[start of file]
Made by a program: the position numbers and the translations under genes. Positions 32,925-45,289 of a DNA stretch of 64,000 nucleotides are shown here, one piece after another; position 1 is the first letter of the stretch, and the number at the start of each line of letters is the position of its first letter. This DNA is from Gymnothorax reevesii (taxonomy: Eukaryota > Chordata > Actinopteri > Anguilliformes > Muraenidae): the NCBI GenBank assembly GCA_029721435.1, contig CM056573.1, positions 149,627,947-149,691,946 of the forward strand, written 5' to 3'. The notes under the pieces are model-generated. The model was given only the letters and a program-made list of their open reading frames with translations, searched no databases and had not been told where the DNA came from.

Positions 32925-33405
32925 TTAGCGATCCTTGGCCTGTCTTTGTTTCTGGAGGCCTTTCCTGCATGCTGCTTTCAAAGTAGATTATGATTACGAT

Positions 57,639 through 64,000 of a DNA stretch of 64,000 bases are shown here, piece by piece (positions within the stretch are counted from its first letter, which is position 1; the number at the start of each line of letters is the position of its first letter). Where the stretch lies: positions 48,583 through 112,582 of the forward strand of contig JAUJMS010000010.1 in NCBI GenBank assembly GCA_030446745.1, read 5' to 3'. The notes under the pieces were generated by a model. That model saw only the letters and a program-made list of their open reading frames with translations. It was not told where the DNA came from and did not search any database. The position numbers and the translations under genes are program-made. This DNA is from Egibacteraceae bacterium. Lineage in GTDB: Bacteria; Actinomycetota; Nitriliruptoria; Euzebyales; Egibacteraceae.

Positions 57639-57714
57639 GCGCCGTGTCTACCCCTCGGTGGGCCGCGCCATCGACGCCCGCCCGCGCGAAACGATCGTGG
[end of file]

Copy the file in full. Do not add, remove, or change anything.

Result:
Made by a program: the position numbers and the translations under genes. Positions 32,925-45,289 of a DNA stretch of 64,000 nucleotides are shown here, one piece after another; position 1 is the first letter of the stretch, and the number at the start of each line of letters is the position of its first letter. This DNA is from Gymnothorax reevesii (taxonomy: Eukaryota > Chordata > Actinopteri > Anguilliformes > Muraenidae): the NCBI GenBank assembly GCA_029721435.1, contig CM056573.1, positions 149,627,947-149,691,946 of the forward strand, written 5' to 3'. The notes under the pieces are model-generated. The model was given only the letters and a program-made list of their open reading frames with translations, searched no databases and had not been told where the DNA came from.

Positions 32925-33405
32925 TTAGCGATCCTTGGCCTGTCTTTGTTTCTGGAGGCCTTTCCTGCATGCTGCTTTCAAAGTAGATTATGATTACGAT

Positions 57,639 through 64,000 of a DNA stretch of 64,000 bases are shown here, piece by piece (positions within the stretch are counted from its first letter, which is position 1; the number at the start of each line of letters is the position of its first letter). Where the stretch lies: positions 48,583 through 112,582 of the forward strand of contig JAUJMS010000010.1 in NCBI GenBank assembly GCA_030446745.1, read 5' to 3'. The notes under the pieces were generated by a model. That model saw only the letters and a program-made list of their open reading frames with translations. It was not told where the DNA came from and did not search any database. The position numbers and the translations under genes are program-made. This DNA is from Egibacteraceae bacterium. Lineage in GTDB: Bacteria; Actinomycetota; Nitriliruptoria; Euzebyales; Egibacteraceae.

Positions 57639-57714
57639 GCGCCGTGTCTACCCCTCGGTGGGCCGCGCCATCGACGCCCGCCCGCGCGAAACGATCGTGG